Anyway, sorry about the rant. Of all the nuances audiophiles hear, I am not particularly sophisticated but DR compression for me is always noticeable and unpleasant. Also sorry about any inaccuracies or improper terms. If I’ve got something wrong I hope someone will chime in. There is a lot of info about DR compression out there. I think Wikipedia even has some good info.

What songs/albums/artists are painful to listen to through your audiophile system?

~~~~Diana Krall~~~, all of her cds, unlistenable, as they sound ~~Fake~~
Now that i have my Jadis Defy all modded out,,, now i can hear things never heard  previously. DK's cds now sound wayyy overed modded, EQed, computerized, modulated,, tinkered with,, just one word ~~Fake~~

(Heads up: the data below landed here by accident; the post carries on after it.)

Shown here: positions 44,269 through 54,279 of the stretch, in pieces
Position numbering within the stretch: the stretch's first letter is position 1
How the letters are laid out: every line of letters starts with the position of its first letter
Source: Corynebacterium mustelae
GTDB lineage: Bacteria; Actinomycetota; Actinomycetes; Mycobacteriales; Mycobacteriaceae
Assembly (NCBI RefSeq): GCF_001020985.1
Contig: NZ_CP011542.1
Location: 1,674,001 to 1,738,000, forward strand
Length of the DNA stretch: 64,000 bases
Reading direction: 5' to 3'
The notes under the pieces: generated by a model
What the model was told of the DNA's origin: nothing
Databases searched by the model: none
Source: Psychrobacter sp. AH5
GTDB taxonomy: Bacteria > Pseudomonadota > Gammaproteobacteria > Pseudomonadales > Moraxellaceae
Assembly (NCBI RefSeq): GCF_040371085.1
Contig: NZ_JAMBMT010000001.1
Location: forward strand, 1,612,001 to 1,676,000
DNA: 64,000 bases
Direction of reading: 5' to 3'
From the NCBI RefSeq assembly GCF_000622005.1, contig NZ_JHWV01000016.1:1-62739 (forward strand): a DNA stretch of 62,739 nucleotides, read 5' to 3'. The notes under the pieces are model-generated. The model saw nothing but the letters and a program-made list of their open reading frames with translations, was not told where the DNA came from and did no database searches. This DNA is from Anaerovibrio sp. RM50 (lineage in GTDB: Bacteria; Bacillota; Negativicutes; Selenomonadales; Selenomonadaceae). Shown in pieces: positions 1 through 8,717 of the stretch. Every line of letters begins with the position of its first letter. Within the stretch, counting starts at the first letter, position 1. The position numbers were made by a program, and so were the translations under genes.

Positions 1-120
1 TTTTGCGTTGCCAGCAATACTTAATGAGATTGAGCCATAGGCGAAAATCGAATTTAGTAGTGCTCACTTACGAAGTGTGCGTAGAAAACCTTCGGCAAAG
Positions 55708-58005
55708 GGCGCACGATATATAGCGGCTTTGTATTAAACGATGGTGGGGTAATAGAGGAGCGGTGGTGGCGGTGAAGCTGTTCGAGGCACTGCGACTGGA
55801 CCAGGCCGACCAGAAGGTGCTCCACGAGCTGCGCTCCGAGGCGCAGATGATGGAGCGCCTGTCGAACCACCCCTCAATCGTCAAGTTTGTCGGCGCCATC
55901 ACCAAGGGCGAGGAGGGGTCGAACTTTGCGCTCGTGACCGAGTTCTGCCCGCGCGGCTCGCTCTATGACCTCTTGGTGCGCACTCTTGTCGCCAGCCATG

I can't stand listening to any of her cds now. 
Sophie Milman is yet another over tinkered with modern recording gadgets,,,But at least I can bear Milman's recordings,,but not Diana's. sadly her music is wayyy too modern sounding = Fake/,a  fraud, /a  big fat  lie. 
She should have requested her record engineers , record her muisc as in the 1960's style, pure, natural, that is to say~~ Authentic. 

n80: thanks for that brief discussion about dynamic range compression. Clearly this is a factor in hifi listening pleasure and pain. As you mentioned, the Wikipedia entries related to this were very informative. 
I also think it is an under considered factor. As far as I am concerned (with my very limited experience) DR is the most important initial consideration for source quality. A hi-res file of a highly compressed recording is just hi -res noise to my ears.